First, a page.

Degeneration of the cholinergic innervation of the locus ceruleus in Alzheimer's disease

R. Strong, J. S. Huang, S. S. Huang, H. D. Chung, C. Hale, W. J. Burke

Research output: Contribution to journalArticlepeer-review

21 Scopus citations


Choline acetyltransferase (Acetyl-CoA: choline O-acetyltransferase: EC (ChAT) enzyme activity and neuron density were measured in the locus ceruleus (LC) of autopsied brains of neurologically normal individuals and patients who had Alzheimer's disease. Nauron density in the LC of individuals with Alzheimer's was significantly reduced to approximately 50% of normal values. ChAT activity was also reduced by about 50%. Furthermore, the number of pigmented neurons in the LC was highly correlated with presynaptic ChAT activity. These findings were specific for the LC, since deficits in ChAT and neuron density were not found in two adrenergic brainstem nuclei (C1 and C2). We measured mitogen activity in LC extracts in order to determine whether loss of cholinergic afferents to the LC, as evidenced by loss of ChAT, was related to putative trophic factors. Mitogen activity was significantly reduced (50%) in the Alzheimer's group as compared to normals. Mitogen activity was significantly correlated with ChAT activity and the density of neurons in the LC. The loss of cholinergic nerve terminals in the LC in Alzheimer's disease may be functionally significant, since acetylcholine has important effects on LC physiology. The highly significant relationships between ChAT, neuron density and mitogen activity has important implications for our understanding of mechanisms of neurodegeneration in Alzheimer's disease.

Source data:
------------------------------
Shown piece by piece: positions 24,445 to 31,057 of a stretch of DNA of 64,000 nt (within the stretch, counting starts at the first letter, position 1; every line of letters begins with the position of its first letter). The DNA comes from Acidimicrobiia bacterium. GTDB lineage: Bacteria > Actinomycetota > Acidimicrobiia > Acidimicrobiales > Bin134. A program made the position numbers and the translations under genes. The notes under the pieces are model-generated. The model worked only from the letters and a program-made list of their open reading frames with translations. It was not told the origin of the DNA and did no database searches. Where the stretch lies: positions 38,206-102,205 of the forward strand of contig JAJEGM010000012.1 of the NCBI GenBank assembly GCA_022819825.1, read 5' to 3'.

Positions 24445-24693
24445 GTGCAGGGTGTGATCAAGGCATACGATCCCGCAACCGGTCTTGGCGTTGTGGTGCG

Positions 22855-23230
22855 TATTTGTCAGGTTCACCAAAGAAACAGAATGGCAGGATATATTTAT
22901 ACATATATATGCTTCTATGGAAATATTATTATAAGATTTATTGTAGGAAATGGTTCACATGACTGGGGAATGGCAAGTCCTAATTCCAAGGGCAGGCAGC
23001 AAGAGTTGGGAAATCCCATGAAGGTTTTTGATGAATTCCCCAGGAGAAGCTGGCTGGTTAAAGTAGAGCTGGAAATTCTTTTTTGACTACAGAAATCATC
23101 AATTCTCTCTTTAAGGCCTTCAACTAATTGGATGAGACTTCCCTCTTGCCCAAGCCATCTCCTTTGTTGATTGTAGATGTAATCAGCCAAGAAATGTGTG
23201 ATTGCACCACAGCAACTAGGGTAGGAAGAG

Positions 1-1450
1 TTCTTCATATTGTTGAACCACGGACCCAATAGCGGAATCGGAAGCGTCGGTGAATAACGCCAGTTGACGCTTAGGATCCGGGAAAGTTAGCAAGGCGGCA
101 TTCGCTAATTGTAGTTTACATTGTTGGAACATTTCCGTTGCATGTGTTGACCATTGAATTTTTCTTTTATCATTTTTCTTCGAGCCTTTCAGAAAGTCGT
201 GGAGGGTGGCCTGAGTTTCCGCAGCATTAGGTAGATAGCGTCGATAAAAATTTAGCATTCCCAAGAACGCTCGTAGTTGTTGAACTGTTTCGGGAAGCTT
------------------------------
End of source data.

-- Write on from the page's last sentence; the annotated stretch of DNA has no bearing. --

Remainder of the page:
Original languageEnglish (US)
Pages (from-to)23-28
Number of pages6
JournalBrain Research
Issue number1
StatePublished - Feb 22 1991
Externally publishedYes


  • Alzheimer's disease
  • Choline acetyltransferase
  • Locus ceruleus
  • Mitogen activity
  • Neurodegeneration
  • Trophic factor

ASJC Scopus subject areas

  • Clinical Neurology
  • Molecular Biology
  • General Neuroscience
  • Developmental Biology


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